Empty Nesters Find Purpose and Motivation

What will you do with your time once your children leave the nest? You may not have thought about it, but a new career path could be your best option. The years of parenting are spent focusing on other people’s needs, often with little time for self-reflection. Career exploration is a wonderful opportunity for self-discovery and personal growth. It is a time to reinvest in you and learn about the resources available to you.

Here are a few exercises to get you thinking about what you have to offer and ways you can expand your options.

Career Interests
Over time you have developed opinions as to what you are "good at." These personal opinions are relevant but rarely do we give ourselves enough credit. It is time you think outside the box. Think about the activities and job categories that interest you, regardless of whether or not you currently have the skills, or even have experience in those areas. Write down your responses to the following questions:

Action Steps:
  1. If you could do ANYTHING, what would you do?
  2. What are the characteristics of your ideal job? Examples - working with children, being outdoors, independence, etc.
Skills Inventory
It is helpful to take inventory of the skills you have that will be useful across a variety of work settings. Think about all the invaluable experience you have accumulated – parenting is itself a highly-skilled "career."
Personal traits – attitudes and characteristics such as empathy, diplomacy and ability to delegate.
Knowledge-based – technical knowledge or job-specific information that you have acquired through paid and non-paid experiences, such as bookkeeping, child development and scheduling.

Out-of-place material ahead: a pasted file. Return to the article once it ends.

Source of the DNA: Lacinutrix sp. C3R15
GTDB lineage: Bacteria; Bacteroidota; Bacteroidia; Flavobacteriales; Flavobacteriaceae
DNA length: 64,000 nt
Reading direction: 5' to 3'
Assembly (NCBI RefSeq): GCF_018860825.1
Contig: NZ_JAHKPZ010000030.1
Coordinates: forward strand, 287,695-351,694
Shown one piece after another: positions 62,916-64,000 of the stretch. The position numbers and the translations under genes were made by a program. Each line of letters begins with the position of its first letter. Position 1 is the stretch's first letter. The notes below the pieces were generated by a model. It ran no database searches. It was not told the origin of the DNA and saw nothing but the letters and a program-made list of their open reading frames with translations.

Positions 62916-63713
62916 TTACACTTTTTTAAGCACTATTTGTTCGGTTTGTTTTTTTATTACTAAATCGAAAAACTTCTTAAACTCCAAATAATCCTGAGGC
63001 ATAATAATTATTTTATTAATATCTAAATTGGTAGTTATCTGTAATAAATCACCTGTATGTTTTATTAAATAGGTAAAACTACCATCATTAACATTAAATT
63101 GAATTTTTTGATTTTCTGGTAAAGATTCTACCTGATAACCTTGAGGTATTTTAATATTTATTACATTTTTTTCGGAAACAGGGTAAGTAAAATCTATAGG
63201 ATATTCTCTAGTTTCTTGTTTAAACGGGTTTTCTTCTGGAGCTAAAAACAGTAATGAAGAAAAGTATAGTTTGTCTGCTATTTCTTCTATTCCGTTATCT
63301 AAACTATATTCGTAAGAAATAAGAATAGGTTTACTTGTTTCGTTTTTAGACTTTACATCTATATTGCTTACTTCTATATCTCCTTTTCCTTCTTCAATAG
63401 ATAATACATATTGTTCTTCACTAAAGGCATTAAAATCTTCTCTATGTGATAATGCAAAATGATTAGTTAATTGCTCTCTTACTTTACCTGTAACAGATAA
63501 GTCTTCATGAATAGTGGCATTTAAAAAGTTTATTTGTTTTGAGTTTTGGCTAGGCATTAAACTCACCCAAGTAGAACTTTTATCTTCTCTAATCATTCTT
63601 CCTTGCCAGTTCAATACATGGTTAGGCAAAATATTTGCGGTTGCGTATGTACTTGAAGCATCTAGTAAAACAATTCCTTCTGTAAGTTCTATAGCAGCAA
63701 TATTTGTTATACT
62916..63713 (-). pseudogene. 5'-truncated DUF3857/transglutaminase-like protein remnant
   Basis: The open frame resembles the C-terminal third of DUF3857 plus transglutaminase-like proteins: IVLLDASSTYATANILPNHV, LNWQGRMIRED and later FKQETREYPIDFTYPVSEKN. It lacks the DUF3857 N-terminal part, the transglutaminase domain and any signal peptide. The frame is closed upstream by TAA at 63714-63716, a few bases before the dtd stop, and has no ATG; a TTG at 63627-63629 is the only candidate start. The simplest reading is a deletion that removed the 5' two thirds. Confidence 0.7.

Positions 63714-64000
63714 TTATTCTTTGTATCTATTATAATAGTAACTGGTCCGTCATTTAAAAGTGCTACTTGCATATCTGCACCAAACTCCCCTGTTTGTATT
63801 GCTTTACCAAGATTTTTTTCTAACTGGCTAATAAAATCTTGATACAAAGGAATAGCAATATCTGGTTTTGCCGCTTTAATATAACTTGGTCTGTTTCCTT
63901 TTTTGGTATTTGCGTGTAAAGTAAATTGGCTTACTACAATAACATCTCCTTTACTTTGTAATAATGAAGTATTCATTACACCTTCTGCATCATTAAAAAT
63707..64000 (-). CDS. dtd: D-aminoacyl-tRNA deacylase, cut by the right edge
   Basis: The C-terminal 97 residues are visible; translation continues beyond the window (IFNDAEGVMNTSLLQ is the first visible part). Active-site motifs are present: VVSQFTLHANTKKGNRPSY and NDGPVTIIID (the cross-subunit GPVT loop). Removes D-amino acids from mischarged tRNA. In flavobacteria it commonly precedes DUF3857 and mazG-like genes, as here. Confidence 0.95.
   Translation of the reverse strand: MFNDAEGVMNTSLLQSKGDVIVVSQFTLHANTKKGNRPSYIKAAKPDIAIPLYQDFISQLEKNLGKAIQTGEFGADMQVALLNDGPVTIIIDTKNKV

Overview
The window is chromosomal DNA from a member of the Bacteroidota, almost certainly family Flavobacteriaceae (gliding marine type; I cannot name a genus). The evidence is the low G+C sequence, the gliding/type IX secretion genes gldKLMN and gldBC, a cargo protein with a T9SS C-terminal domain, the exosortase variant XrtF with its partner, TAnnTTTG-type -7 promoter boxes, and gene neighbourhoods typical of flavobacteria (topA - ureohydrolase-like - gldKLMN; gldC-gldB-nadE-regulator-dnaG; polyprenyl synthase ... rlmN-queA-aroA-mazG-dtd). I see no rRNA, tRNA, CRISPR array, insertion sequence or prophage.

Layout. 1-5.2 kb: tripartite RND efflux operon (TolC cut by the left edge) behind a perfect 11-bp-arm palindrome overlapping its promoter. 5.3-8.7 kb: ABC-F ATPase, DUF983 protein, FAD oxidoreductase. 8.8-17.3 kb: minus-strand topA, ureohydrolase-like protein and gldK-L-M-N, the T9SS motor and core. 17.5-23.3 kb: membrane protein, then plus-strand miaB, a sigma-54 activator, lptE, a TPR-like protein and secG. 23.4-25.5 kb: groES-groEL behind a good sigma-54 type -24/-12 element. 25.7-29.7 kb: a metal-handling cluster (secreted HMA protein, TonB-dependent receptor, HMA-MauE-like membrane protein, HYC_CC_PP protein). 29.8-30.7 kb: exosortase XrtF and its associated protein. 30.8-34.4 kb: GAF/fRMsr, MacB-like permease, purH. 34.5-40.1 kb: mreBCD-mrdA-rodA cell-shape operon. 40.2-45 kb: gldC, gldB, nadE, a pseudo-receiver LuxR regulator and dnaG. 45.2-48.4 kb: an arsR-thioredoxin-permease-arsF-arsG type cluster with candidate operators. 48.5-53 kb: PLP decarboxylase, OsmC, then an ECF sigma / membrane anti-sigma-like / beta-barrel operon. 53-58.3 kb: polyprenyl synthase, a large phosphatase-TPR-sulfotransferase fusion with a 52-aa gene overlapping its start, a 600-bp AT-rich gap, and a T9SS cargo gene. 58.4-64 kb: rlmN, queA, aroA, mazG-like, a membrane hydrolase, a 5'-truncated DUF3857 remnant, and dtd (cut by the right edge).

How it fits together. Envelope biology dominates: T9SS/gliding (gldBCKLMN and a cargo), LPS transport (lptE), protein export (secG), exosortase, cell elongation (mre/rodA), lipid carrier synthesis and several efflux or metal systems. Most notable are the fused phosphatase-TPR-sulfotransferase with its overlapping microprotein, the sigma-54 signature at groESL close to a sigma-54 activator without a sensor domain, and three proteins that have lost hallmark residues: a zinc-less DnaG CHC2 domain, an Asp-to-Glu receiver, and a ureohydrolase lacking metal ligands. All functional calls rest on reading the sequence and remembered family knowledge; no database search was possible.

Transferable skills – skills that you’ve acquired through experience, such as planning, organizing and writing.

Action Steps:
  1. List 7 achievements you have experienced in the past few years in the context of parenting, work, volunteering, hobbies, coursework, travel, or special projects. For each achievement, list the skills, abilities and personal traits that were most important in making each of the experiences meaningful for you.
  2. Once you have completed this list, look for patterns in terms of skills, settings, or types of people involved.
Networking It is always important to build and maintain your social networks, especially when you are contemplating a career change. Your existing social networks can be invaluable in helping you during this process. Do you have friends, family or acquaintances who have been through similar transitions, or who might know about the fields you are considering? Perhaps they know someone who does. 

Action Steps:
  1. Nurture your existing network. Schedule a get-together with one friend or acquaintance per week. It’s a great way to keep in touch and it will give you a chance to talk about what you are working on and learn about other people’s experiences.
  2. Expand your social networks. Look into local networking and volunteer opportunities, as well as membership in professional organizations related to your fields of interest. Join online networking communities, such as Ryze.com and Company of Friends, which offer free membership, special interest groups and real-life monthly meetings.